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Neurobrucellosis with transient ischemic attack, vasculopathic changes, intracerebral granulomas and basal ganglia infarction: a case report



Central nervous system involvement is a rare but serious manifestation of brucellosis. We present an unusual case of neurobrucellosis with transient ischemic attack, intracerebral vasculopathy granulomas, seizures, and paralysis of sixth and seventh cranial nerves.

Case presentation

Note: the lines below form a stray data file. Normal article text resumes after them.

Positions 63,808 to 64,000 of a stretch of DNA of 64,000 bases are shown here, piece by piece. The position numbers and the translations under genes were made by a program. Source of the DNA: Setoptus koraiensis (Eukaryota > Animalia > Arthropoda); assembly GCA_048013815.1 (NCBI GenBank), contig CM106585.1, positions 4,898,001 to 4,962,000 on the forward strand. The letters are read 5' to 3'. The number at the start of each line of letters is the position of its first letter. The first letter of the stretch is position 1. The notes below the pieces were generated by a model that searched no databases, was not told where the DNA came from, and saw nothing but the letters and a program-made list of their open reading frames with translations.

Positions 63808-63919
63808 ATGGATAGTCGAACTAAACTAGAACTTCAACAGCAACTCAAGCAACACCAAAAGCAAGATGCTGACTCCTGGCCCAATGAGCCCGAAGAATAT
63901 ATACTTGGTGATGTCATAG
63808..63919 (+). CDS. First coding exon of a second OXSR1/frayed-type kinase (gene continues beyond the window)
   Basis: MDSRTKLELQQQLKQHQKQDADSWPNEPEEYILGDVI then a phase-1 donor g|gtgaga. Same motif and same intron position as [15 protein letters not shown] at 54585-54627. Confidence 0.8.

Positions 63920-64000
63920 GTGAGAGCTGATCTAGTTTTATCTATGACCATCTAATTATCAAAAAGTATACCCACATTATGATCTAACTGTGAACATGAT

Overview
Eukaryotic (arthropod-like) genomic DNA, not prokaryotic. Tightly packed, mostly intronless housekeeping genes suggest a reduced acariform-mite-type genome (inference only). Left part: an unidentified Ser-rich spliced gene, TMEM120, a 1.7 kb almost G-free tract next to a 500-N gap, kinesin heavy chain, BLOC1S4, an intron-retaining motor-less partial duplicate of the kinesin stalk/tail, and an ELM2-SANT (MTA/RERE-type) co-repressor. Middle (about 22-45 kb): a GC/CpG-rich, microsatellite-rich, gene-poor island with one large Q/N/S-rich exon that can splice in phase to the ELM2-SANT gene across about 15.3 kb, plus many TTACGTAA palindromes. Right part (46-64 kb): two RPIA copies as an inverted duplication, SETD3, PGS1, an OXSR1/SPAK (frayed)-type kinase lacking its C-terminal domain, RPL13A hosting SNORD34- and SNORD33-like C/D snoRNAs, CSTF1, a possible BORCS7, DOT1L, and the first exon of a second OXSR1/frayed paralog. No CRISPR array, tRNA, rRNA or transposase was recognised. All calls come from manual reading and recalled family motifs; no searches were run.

A 17-year-old Caucasian man presented with nausea and vomiting, headache, double vision and he gave a history of weakness in the left arm, speech disturbance and imbalance. Physical examination revealed fever, doubtful neck stiffness and left abducens nerve paralysis. An analysis of his cerebrospinal fluid showed a pleocytosis (lymphocytes, 90%), high protein and low glucose levels. He developed generalized tonic-clonic seizures, facial paralysis and left hemiparesis. Cranial magnetic resonance imaging demonstrated intracerebral vasculitis, basal ganglia infarction and granulomas, mimicking the central nervous system involvement of tuberculosis. On the 31st day of his admission, neurobrucellosis was diagnosed with immunoglobulin M and immunoglobulin G positivity by standard tube agglutination test and enzyme-linked immunosorbent assay in both serum and cerebrospinal fluid samples (the tests had been negative until that day). He was treated successfully with trimethoprim and sulfamethoxazole, doxycyline and rifampicin for six months.